By Rev. Coleman S. Glenn
You Mighty Man of Valour
(A Sermon by Rev. Coleman S. Glenn)
This is part 1 of a 3-part series following the story of Gideon, one of the judges of Israel.
To understand the story of Gideon it’s important to have some context. The book of Judges describes the period in Israel’s history after the children of Israel had been led out of slavery under the leadership of Moses and had settled the land of Canaan under the leadership of Joshua. For the next several centuries after Joshua’s death, the twelve tribes of Israel were led by judges whom the Lord appointed, who would liberate Israel from their enemies, settle disputes, and ensure that justice was done - but who did not rule over the people as kings.
If the children of Israel had kept Jehovah’s law, this would have been a period of peace and stability. But they did not consistently obey the Lord; instead, a pattern emerged, a cycle that repeated itself over and over again. First, the people would disobey God. As a result, they would be defeated by an enemy. They would cry out for help, and the Lord would raise a judge to save them. After learning their lesson, for a time, they would obey; but after the judge’s death, inevitably they would backslide, and the cycle would start again.
It is after this had already occurred several times that the story of Gideon begins, as recounted in the sixth chapter of the book of Judges. The chapter begins as so many in the book of Judges do:
“Then the children of Israel did evil in the sight of Jehovah” (Judges 6:1). The consequence of their evil, as always, was that they were conquered by an enemy; in this case, by the people of Midian, who would come down in raiding parties every time the children of Israel grew crops or bred livestock and take everything, leaving the Israelites hungry and poor. As a result, the children of Israel lived in a constant state of fear, hiding themselves in dens and caves of the mountains. When we first hear of Gideon, we find him threshing wheat in a winepress, trying to hide what little he has from the Midianites.
Let’s pause here and take a step back and ask a big question: what does all of this have to do with life here and now? In the New Church, we are taught that every part of the Lord’s Word describes an eternal spiritual reality. Everything in this story of Gideon represents something in our own spiritual lives.
According to the teachings of the New Church, the specific enemies that defeated Israel reflected the specific evils they had fallen into; so if we understand what Midian represents, we can understand what kind of spiritual state this story is all about. According to the book, Secrets of Heaven, the Midianites represented “truth which was not truth, because there was no good of life [attached to it]” (Secrets of Heaven 5955) - that is, a knowledge of truth divorced from any application to life. In particular, the Midianites are said represent a state where “the delight of pleasures,” rather than goodness of life, is regarded as the goal (Secrets of Heaven 7602). We're attacked and defeated by the Midianites, then, when we might know the truth, but we don’t particularly care about learning or applying it because we’re more concerned about just doing what feels good.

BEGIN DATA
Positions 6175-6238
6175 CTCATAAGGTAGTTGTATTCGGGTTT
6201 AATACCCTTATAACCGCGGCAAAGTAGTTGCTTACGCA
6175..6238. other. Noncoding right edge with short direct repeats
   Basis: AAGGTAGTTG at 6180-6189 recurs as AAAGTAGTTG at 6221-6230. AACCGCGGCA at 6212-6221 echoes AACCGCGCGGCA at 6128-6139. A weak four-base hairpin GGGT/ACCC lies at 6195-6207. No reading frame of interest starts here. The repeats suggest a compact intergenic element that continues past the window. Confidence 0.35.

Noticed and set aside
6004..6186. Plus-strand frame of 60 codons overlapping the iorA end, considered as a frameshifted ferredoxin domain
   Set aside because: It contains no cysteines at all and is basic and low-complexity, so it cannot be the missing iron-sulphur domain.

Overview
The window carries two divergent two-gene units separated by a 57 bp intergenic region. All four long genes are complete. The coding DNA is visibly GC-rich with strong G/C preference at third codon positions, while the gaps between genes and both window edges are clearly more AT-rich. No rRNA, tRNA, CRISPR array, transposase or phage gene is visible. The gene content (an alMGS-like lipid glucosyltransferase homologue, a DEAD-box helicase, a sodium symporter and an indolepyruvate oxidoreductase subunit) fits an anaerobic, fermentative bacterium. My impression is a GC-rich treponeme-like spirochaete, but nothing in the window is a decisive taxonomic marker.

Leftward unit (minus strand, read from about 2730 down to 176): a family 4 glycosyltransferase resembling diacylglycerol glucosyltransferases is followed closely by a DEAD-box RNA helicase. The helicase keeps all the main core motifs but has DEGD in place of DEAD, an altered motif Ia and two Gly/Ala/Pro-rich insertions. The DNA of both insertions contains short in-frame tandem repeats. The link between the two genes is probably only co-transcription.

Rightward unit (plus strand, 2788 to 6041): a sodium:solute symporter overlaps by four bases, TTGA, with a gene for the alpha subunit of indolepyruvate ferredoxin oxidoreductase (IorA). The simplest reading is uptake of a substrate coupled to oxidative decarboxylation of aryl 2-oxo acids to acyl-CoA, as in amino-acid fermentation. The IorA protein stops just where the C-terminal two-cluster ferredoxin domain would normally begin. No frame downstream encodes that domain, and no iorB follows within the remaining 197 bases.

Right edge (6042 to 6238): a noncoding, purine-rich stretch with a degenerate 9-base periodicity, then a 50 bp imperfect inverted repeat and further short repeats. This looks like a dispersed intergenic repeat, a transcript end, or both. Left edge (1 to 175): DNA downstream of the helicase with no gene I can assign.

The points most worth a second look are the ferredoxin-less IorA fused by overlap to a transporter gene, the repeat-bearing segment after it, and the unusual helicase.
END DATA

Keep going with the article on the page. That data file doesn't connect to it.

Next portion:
There’s an exercise you can do that may help you identify the Midianites in yourself. Listen to this statement, and pay attention to your response to it. Here’s the statement: “I will set aside a significant amount of time every day to read the Lord’s Word and seriously reflect on how I can practically live by what it teaches me.” Now, pay attention, and see if there is a part of yourself where your reaction to that statement is, “Ugh,” where that feels tedious and boring. That’s Midian. Maybe for some of you, that response isn’t there at all. Maybe for others, you recognise it as being there, but also recognise part of yourself where you long for that time set aside. And maybe for some of you your reaction is, “What do you mean, the part of myself where my reaction is ‘ugh.’ That’s all of me!” If that’s you - you may have a Midianite problem.
And here’s the problem with the Midianites, which most of us have probably experienced. When we’re living exclusively for the sake of worldly things - food, pleasure, fun, entertainment, video games, TV, recreation, socialising, parties, etc. - even though we enjoy ourselves, after a while we realise there’s part of us that wishes there were something more, that even feels like it’s starving. Life starts to feel meaningless and flat. Those Midianites - that living for the sake of pleasure - are plundering the part of you that yearns for a life of depth and meaning.
￼But there is hope, because there is something in us that is represented by Gideon, too. As the story begins, Gideon is doing what he can with the little bit he has, threshing wheat in the winepress. That’s a picture of the part of us, that even when we’ve become obsessed with worldly things, is still trying to do a little bit to live by God’s Word. There’s power there - but it might not feel like it, and Gideon doesn’t know it yet.